SAY celebrates its first 50 years and the 60,000 young souls it has served

SAY loves a good party.

Known also by its full name, Social Advocates for Youth, the Santa Rosa-based nonprofit would under normal circumstance be marking its 50th anniversary with grand, effusive and perhaps even elegant face-to-face festivities.

Thanks to the pandemic, circumstances have yet to fully return to normal. So on Saturday, SAY marked its semicentennial with one playful, festive, drive-thru spectacle of a celebration.

The SAY Birthday Cavalcade featured music, food, performers and a boisterous parade at the service organization’s Finley Dream Center campus at Summerfield Road and Hoen Avenue.

Greeting and amusing the guests as they drove through were stunningly costumed members of the Russian River Sisters of Perpetual Indulgence, stilt walkers, a circus-worthy juggler and Clover Sonoma’s Clo the Cow.

Live music burst from inside the great-horned and imposing “Rhino Redemption” art car that Kevin Clark of Petaluma and his Reared in Steel studio built for the 2014 Burning Man. Members of the Rollin’ Rosies classic car club kicked off a parade in which SAY supporters hooted and cheered from their decorated cars in salute to five decades of helping young people in crisis to stabilize and lift up their lives. Many of those who attended took home fine meals ordered in advance from the Dine & Donate program of Park Avenue Catering.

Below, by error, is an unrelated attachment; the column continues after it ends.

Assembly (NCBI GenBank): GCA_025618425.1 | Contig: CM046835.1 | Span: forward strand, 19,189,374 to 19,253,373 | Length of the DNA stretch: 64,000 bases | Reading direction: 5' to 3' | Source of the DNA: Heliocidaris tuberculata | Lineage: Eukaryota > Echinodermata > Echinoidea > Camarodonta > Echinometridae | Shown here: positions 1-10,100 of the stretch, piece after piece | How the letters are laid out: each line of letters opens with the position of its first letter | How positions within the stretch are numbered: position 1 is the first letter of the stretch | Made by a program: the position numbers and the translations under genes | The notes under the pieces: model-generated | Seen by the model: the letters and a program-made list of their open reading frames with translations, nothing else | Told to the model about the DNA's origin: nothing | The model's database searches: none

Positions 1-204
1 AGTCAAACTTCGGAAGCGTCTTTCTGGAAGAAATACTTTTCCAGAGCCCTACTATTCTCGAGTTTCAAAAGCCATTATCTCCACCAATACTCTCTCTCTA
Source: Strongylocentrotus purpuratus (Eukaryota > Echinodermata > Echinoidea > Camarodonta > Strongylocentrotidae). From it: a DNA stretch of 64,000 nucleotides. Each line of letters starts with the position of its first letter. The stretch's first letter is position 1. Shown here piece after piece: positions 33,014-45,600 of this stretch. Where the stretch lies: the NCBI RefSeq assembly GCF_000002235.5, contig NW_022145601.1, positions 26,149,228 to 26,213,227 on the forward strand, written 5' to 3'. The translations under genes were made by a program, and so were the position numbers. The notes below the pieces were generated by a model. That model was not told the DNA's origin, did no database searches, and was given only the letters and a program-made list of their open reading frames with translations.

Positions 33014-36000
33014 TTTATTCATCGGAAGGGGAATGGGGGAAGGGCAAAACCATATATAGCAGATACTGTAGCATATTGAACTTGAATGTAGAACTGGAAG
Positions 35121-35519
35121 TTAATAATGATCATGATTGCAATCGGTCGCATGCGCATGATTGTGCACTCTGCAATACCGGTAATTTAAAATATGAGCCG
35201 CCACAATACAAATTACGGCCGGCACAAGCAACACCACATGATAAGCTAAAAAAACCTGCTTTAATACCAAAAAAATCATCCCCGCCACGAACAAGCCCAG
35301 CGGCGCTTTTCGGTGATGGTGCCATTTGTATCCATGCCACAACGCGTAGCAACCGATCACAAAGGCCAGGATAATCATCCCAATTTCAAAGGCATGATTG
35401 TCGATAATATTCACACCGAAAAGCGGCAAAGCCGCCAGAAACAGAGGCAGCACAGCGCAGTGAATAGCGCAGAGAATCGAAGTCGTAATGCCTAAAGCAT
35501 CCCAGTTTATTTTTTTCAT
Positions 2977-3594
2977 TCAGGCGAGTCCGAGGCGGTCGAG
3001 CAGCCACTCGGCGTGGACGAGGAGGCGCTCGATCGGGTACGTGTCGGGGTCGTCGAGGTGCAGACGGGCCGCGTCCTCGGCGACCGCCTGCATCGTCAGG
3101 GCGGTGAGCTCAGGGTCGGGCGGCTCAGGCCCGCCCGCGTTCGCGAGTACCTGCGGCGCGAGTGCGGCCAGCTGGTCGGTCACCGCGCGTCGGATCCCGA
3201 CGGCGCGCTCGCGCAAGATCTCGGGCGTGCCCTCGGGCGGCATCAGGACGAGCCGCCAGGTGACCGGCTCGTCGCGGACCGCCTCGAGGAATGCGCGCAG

It was 1971 when Social Advocates for Youth was founded in Sonoma County.

“Half a century on the front lines is something I’m extremely proud of,” said SAY’s CEO, Anita Maldonado. “We’ve made a positive impact in the lives of nearly 60,000 young people.”

The pillars of the nonprofit’s mission are to provide housing, career, counseling and crisis services to teens and young adults who are homeless, disconnected or vulnerable.

Maldonado, who came to SAY a year ago after serving as CEO of California Human Development, said the organization has enjoyed tremendous community support and relies on the caring of supporters as it works to meet challenges imposed by the COVID crisis and the harsh realities that confront many young people.

She noted that the most recent point-in-time count of people who struggle with homelessness in Sonoma County found 304 individuals age 12 to 24 living on the streets.

“The work is not done,” she said.

There is more on SAY at its website,

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